Popularizing the Past: Historians, Publishers, and Readers in Postwar America (Paperback)
Popularizing the Past tells the stories of five postwar historians who changed the way ordinary Americans thought about their nation’s history.
What’s the matter with history? For decades, critics of the discipline have argued that the historical profession is dominated by scholars unable, or perhaps even unwilling, to write for the public. In Popularizing the Past, Nick Witham challenges this interpretation by telling the stories of five historians—Richard Hofstadter, Daniel Boorstin, John Hope Franklin, Howard Zinn, and Gerda Lerner—who, in the decades after World War II, published widely read books of national history.
Witham compellingly argues that we should understand historians’ efforts to engage with the reading public as a vital part of their postwar identity and mission. He shows how the lives and writings of these five authors were fundamentally shaped by their desire to write histories that captivated both scholars and the elusive general reader. He also reveals how these authors’ efforts could not have succeeded without a publishing industry and a reading public hungry to engage with the cutting-edge ideas then emerging from American universities. As Witham’s book makes clear, before we can properly understand the heated controversies about American history so prominent in today’s political culture, we must first understand the postwar effort to popularize the past.
About the Author
Nick Witham is associate professor of United States history and head of department at the Institute of the Americas at University College London. He is the author of The Cultural Left and the Reagan Era: U.S. Protest and Central American Revolution.
"Astute, informative, and skillfully researched, Witham’s thought-provoking analysis will appeal to historians (and aspiring historians) who want a better grasp on the challenges and opportunities of history as a profession and the business of popular-history books."
— Library Journal
"In his new book Popularizing the Past, historian Nick Witham sheds light on five particularly interesting historians’ writing and publishing strategies during the mid-to-late twentieth century . . . Witham’s readings of these five figures offer sensitive analysis and point to the key questions about politics and publishing."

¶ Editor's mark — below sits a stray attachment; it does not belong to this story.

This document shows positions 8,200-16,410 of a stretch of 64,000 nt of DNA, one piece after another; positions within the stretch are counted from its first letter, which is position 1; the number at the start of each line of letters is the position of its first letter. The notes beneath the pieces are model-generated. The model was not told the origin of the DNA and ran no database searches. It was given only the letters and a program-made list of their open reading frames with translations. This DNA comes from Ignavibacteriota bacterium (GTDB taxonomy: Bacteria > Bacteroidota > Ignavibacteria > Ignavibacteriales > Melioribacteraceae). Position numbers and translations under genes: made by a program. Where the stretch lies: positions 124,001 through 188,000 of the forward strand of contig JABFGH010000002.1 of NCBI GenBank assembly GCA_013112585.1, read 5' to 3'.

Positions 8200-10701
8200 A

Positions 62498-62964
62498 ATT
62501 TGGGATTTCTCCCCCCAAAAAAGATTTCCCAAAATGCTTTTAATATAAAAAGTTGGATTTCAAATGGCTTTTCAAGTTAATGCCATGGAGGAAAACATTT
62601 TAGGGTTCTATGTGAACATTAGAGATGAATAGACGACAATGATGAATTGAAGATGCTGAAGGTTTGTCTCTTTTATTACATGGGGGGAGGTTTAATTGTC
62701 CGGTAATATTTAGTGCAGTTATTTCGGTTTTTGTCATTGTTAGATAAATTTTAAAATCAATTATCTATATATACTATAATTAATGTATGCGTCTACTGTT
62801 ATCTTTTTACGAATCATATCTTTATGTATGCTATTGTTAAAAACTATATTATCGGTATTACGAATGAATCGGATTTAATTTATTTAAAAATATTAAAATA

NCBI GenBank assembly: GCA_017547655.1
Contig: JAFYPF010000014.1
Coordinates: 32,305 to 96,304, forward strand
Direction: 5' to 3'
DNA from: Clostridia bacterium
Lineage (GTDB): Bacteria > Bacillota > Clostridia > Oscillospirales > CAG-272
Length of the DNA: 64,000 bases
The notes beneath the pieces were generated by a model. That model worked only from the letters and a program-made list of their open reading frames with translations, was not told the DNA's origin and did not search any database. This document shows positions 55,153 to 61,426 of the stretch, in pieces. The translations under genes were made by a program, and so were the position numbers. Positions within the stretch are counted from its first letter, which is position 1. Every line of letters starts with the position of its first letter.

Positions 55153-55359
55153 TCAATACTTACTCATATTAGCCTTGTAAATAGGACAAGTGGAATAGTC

— Boston Review
"I am very taken with Nick Witham’s illuminating book and hope that all practicing and aspiring US historians read it. Drawing on careful research and writing in sparkling prose that rivals his subjects', Witham examines how five prominent postwar historians navigated the challenges and rewards of scripting national narratives for audiences beyond the academy. For anyone interested in crafting intellectually robust, readable, and relevant scholarship, Popularizing the Past is essential reading."
— Jennifer Ratner-Rosenhagen, author of American Nietzsche
"A fascinating exploration of American historians searching for their publics and seeking to balance empirical depth and literary flair, scholarship and fame, objectivity and activism. Nick Witham's book is the most probing examination of these matters that I have read. Essential for understanding the importance and perils of writing popular history."
— Gary Gerstle, author of The Rise and Fall of the Neoliberal Order
"Those dispirited by today's skirmishes over the American past should seek out Nick Witham’s wonderful book on postwar history writing. His portrait of prominent scholars who wrote for the public offers a fresh take on popularization, presentism, and politicization—even as it underscores the essential work of histories that educate and engross readers."
— Sarah E. Igo, author of The Known Citizen: A History of Privacy in Modern America
"The argument of Witham’s book is that the audience for popular historical nonfiction that explains America to itself has always been a diverse one, made up of various types of readers. The imagined past, when an idealised American reader relaxed by the fireside with a sturdy tome written by a credentialed academic, is, largely speaking, a fiction…The best parts of Popularizing the Past are the archival discoveries of letters from readers, and between editors and writers, showing the nitty-gritty of how this sausage got made – and eaten."
— History Today
"[An] engaging, instructive account of the efforts by five postwar American academic historians – and, importantly, their editors and publishers – to reach a broader, non-scholarly audience with their work . . . . If historians wish to produce work that resonates with ordinary readers while being taken seriously by fellow specialists, it can be done. And for guidance on how to do it they could do worse than look to those who, three-quarters of a century ago, set about ‘popularizing the past.'"
— Fredrik Logevall